Screening the Screen

I've had "screen time" on the brain lately while thinking about writing this post. How I feel about it, how much guilt some of us have on the subject, and what seems like a happy medium. I don't think it is as complicated as the headlines would have you believe. Have to take a business call? About to lose your cool? Turn on a quick show, hand them an iPad, whatever. Get things done, take a breath and move on. Simple, right? I think we get into trouble when we give in to the ease of "plugging kids in". It's a sure win - they love it, and it usually does an excellent job of entertaining. But is entertainment really necessary on the 10 minute ride home from school? Does your toddler need to hold an iPad in front of her face while riding in the stroller on a beautiful day? (Saw it myself this week and had to groan.) One of the main reasons JoBea Kids exists is to promote play. We want to remind you that it’s healthy to move and dance and stretch and chill. But we're moms, too, and totally get that raising kids is all about balancing the crazy. So YES to nature walks and dance parties and distraction-free conversations and hanging from the monkey bars. Emphatic YES! However, sometimes you just need to cook dinner/meet a deadline/have an uninterrupted phone call/keep yourself from losing your marbles. Screen time is a hot and guilt-inducing topic but don’t stress. Use common sense, set some ground rules, and let go of the guilt.  

Dr. Natasha Burgert, popular Kansas City pediatrician and  a nationally recognized participant in the health care social media movement, was kind enough to share her expertise.

Not all screen time is equal. Simple entertainment is exactly as it sounds. This type of media use (TV, iPad, iPhone or otherwise) should be limited to 2 hours per day for most children, 1 hour for toddlers if parents choose early introduction to media. This media is of entertainment/distraction variety that can be very valuable tools to busy families. Quality certainly matters, and more "educational" type programming is likely best.”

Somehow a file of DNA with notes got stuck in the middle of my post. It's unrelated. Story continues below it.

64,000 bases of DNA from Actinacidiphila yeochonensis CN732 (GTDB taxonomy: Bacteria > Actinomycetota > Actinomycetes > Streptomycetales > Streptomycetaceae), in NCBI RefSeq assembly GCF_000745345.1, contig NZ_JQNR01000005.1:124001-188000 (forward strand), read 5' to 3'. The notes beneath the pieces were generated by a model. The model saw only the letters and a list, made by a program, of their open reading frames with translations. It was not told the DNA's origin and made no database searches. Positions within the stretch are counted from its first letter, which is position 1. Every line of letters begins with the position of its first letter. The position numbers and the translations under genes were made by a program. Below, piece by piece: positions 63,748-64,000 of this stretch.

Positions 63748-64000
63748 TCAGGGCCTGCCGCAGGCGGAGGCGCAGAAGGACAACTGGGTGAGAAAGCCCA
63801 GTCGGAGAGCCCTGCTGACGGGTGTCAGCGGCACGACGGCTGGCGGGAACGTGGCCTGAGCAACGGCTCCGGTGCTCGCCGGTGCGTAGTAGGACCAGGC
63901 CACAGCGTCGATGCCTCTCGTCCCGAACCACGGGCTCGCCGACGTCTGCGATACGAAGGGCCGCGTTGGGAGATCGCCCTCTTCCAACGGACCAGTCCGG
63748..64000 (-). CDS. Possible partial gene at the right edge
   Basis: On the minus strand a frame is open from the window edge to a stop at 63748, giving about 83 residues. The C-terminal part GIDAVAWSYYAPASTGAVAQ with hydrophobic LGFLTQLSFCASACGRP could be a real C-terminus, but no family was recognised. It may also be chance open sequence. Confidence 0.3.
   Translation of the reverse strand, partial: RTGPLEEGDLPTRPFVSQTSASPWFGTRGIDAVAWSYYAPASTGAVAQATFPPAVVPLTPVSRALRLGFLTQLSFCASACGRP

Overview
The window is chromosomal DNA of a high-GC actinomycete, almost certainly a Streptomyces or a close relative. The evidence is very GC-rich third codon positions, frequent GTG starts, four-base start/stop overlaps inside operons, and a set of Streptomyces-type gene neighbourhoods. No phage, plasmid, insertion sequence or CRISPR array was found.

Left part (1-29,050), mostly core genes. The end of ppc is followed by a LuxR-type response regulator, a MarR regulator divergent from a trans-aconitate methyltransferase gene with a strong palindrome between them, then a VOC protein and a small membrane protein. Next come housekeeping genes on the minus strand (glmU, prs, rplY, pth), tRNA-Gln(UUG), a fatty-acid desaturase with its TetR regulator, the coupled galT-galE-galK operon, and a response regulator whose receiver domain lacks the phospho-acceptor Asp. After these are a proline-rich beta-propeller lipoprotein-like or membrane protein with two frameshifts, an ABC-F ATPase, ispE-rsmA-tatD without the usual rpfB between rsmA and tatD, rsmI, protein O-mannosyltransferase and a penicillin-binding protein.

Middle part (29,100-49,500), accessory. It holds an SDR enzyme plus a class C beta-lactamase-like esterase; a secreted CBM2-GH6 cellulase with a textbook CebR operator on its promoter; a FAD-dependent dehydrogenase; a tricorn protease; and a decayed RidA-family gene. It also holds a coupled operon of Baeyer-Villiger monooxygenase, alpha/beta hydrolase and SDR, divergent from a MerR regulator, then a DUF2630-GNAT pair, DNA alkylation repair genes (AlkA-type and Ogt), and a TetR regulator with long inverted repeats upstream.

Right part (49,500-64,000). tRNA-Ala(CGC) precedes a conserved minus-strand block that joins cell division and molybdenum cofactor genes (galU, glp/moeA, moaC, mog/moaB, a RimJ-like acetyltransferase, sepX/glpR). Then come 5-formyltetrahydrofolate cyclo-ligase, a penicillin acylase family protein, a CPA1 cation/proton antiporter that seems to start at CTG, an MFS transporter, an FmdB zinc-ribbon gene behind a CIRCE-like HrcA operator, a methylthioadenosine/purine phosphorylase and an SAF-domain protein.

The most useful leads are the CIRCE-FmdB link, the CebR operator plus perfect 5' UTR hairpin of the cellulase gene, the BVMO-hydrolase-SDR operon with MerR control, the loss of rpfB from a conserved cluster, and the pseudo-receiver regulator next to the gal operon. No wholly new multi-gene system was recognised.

In other words, monitor the media your kids are interacting with and how long they’re tuned in. For example, a friend of mine sets a timer to regulate screen time into 15 minute increments sprinkled here and there. Another pal pretty much has a PBS-or-nothing rule. Find some guidelines that make sense for your family. 

“We need to be mindful as parents to use media as an active tool, not simply a distraction device. Kids need to be playing in the sand, watching the clouds from car windows, and allowed to be bored at times. Watching media dependency or behavior change after media use are often good signs for parents to observe if media is having positive or negative effects.”

We agree, Dr. Natasha! Play rules and boredom can inspire. Find an alternative to the screen when you can, but don’t feel bad about using a quality show or app to give you (and the kiddos) a breather when you need it. Sometimes getting things done makes way for more play.

Wishing you play,

Follow Dr. Burgert on Facebook and Twitter for the latest in children's health, tips on raising tech-savvy kids and the occasional holla back to Justin Timberlake.